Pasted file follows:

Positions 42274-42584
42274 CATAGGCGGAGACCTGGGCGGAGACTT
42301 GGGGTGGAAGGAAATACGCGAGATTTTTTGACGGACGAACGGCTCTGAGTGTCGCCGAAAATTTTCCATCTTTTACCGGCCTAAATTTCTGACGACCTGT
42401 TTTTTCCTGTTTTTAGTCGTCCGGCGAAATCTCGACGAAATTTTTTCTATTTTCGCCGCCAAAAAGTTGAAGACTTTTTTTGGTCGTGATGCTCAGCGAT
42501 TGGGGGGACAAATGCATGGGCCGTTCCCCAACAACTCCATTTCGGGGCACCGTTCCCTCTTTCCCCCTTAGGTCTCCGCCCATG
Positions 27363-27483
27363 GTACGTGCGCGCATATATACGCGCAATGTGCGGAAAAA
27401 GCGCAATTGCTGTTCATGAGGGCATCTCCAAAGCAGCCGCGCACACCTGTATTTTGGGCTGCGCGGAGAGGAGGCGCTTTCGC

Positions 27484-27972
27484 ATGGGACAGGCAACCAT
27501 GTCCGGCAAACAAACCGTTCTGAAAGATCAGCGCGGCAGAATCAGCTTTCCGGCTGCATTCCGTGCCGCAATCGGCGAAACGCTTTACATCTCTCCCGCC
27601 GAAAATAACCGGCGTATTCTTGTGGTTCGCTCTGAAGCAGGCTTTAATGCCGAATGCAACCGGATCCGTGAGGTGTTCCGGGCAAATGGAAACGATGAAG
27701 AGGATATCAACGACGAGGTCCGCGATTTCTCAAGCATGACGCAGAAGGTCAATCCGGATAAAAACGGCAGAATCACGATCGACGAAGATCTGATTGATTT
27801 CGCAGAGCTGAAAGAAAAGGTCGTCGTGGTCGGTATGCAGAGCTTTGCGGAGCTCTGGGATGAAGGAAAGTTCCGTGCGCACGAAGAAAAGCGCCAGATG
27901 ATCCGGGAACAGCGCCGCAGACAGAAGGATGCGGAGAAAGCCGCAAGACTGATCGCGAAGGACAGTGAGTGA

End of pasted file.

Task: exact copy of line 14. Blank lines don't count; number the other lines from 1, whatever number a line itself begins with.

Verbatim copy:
27801 CGCAGAGCTGAAAGAAAAGGTCGTCGTGGTCGGTATGCAGAGCTTTGCGGAGCTCTGGGATGAAGGAAAGTTCCGTGCGCACGAAGAAAAGCGCCAGATG